Many UK Indian restaurant chefs add potatoes to their vindaloo curries. ‘Aloo’ means ‘potato’ in Hindi and Urdu so a lot of the original self-taught Pakistani and Bangladeshi immigrant chefs mistakenly added potatoes to this fiery curry and it stuck.
British Indian restaurant vindaloo is not very similar to the authentic Goan version other than in name and that it is quite spicy. If you would like to read my authentic pork vindaloo recipe, please click here.
As most curry houses are muslim run, the use of pork was a big no no. When dining out you are much more likely to order vindaloo with a range of main ingredients from chicken to lamb to paneer.
How did this curry house vindaloo recipe come about?
This recipe is the result of trial and error and of course watching many great curry house chefs do their work. I have been lucky to have been invited into hundreds of curry house kitchens to see the chefs work their magic.
I use both green chillies and also super hot scotch bonnet chillies just like many of the chefs I learned from do.
It is spicy but not over the top so. You can still taste and enjoy all the flavours. If you want yours even hotter, just add more chillies or chilli powder. That tends to do the job.
By the way, if you are adding potatoes to this lamb vindaloo curry, I recommend cooking them in the curry base sauce until very tender. Then just scoop them out and add them to your vindaloo curry.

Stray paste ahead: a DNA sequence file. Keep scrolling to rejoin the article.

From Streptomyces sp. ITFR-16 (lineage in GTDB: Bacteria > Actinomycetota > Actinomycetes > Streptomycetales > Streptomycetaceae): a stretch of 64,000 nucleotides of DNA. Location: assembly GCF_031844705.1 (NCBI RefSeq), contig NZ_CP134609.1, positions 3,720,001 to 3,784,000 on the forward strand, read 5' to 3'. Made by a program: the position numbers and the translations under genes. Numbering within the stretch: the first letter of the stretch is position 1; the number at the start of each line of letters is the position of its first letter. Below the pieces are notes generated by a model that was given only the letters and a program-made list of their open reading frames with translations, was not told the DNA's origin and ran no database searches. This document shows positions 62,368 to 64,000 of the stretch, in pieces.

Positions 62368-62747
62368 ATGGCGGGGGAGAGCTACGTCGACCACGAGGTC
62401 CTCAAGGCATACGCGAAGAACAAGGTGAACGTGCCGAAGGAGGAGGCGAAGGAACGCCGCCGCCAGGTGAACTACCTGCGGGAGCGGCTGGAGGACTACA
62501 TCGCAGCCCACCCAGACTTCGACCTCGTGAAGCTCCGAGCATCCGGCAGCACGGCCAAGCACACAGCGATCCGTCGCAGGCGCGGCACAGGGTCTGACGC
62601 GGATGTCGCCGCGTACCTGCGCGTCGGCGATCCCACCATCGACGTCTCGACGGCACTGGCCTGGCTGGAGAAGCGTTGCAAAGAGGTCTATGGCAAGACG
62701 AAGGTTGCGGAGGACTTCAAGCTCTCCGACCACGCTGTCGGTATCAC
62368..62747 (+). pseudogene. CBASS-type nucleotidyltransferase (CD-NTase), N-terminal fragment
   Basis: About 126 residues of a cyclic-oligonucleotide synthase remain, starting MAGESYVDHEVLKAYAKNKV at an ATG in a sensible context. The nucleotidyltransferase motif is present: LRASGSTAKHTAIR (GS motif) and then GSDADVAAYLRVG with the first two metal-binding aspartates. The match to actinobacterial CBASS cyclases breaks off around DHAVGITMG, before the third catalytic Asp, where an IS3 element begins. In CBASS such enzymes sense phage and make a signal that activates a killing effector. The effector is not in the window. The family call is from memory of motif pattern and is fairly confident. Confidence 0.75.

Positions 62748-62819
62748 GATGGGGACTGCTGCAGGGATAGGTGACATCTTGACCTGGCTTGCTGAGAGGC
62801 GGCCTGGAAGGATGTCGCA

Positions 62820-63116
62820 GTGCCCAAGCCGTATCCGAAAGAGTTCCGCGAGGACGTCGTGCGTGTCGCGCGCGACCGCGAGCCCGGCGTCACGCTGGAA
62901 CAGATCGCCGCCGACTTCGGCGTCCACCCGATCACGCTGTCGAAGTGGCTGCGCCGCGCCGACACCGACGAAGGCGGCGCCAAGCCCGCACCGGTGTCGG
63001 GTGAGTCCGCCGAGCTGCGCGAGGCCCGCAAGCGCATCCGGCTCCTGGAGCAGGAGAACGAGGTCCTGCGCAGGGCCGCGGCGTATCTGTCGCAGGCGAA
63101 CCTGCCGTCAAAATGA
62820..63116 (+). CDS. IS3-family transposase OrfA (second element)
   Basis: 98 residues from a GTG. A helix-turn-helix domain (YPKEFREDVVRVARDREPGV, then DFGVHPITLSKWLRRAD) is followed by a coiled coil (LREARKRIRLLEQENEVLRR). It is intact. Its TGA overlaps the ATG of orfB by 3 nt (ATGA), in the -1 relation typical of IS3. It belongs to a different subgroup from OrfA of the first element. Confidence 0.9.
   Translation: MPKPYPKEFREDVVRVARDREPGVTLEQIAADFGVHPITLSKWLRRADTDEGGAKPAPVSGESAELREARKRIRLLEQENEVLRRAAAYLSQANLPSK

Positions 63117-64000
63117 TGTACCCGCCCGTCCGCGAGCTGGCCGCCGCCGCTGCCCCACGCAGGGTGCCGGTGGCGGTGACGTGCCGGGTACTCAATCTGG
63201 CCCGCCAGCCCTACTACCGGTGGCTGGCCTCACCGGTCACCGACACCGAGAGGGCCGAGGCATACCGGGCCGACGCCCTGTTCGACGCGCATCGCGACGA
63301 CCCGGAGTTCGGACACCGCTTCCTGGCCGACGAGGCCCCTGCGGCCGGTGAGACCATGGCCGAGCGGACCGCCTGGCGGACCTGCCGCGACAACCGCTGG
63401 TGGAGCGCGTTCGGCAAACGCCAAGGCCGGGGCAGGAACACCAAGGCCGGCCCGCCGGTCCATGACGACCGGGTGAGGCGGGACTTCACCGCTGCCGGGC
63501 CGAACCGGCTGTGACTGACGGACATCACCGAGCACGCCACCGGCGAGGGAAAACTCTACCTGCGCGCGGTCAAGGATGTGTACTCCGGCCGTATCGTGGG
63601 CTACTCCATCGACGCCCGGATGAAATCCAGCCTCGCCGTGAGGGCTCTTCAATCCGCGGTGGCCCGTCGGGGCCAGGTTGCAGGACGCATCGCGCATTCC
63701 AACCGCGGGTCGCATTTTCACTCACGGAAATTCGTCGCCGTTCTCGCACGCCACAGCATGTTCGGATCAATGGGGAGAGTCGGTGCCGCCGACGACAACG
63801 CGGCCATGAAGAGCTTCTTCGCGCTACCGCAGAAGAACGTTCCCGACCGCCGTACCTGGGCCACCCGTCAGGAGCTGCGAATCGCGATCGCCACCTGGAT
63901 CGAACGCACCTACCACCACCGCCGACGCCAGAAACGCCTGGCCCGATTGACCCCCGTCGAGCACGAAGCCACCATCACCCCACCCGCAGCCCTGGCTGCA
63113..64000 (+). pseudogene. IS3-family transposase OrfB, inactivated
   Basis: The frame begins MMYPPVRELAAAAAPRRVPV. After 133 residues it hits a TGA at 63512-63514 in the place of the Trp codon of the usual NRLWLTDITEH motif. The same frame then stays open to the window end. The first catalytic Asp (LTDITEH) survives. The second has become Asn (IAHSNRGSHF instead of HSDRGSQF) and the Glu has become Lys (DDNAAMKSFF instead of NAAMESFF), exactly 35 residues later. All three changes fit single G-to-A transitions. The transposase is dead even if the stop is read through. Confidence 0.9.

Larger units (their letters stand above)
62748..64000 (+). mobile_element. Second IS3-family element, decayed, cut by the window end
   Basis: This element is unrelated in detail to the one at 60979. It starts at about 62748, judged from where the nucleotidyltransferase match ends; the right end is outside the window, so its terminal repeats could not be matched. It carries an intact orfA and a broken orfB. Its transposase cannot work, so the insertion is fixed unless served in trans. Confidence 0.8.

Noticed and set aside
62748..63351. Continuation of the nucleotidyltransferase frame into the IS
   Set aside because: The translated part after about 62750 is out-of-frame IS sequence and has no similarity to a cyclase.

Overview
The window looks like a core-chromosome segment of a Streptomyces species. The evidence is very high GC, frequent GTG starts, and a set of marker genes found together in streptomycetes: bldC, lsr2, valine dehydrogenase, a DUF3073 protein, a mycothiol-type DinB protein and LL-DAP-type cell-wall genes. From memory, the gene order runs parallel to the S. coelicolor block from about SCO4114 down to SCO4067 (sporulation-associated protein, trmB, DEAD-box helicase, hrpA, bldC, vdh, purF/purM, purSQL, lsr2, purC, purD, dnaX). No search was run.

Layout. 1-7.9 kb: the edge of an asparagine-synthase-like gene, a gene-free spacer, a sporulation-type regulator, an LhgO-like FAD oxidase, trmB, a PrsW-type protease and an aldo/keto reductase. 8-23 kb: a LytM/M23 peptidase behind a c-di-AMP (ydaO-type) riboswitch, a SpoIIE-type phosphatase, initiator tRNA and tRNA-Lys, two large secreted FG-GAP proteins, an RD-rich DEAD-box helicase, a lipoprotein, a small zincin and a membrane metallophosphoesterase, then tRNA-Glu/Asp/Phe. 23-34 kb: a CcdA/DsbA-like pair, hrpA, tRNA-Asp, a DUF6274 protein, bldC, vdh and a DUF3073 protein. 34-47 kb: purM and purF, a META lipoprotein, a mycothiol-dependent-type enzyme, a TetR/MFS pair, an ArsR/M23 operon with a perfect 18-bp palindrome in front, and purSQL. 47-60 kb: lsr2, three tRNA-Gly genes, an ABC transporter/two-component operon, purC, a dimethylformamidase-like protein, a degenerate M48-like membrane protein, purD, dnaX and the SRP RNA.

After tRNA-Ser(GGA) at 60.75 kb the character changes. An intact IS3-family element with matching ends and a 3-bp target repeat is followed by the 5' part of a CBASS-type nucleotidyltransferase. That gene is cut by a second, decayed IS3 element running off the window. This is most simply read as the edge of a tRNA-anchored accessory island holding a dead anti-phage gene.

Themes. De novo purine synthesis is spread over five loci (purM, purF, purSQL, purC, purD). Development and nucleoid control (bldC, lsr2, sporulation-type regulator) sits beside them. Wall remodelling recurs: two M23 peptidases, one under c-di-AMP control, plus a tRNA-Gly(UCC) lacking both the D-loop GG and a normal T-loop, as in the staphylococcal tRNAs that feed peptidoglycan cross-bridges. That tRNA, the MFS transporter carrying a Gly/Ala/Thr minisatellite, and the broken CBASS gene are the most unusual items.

You could just boil them in water too.
You might also like to cook your potatoes ahead of time as many curry house chefs do. Here is a good recipe for doing this.
All of the authentic Indian restaurant style recipes on my blog call for a base curry sauce. The base sauce is one of the uniquely British ingredients that makes the BIR vindaloo curry what it is today.
I have used pre-cooked lamb for this recipe. Pre-cooking the meat not only makes cooking faster but also adds another delicious layer of flavour. Here is my recipe for this method.
You may also like to try a more tandoori style lamb. Here’s my tandoori lamb tikka recipe which tastes amazing in a vindaloo.
Do I have to pre-cook the meat?
That is how you will get curry house style results. I am asked often if you have to pre-cook the meat. It does add another layer of flavour so it is worth doing.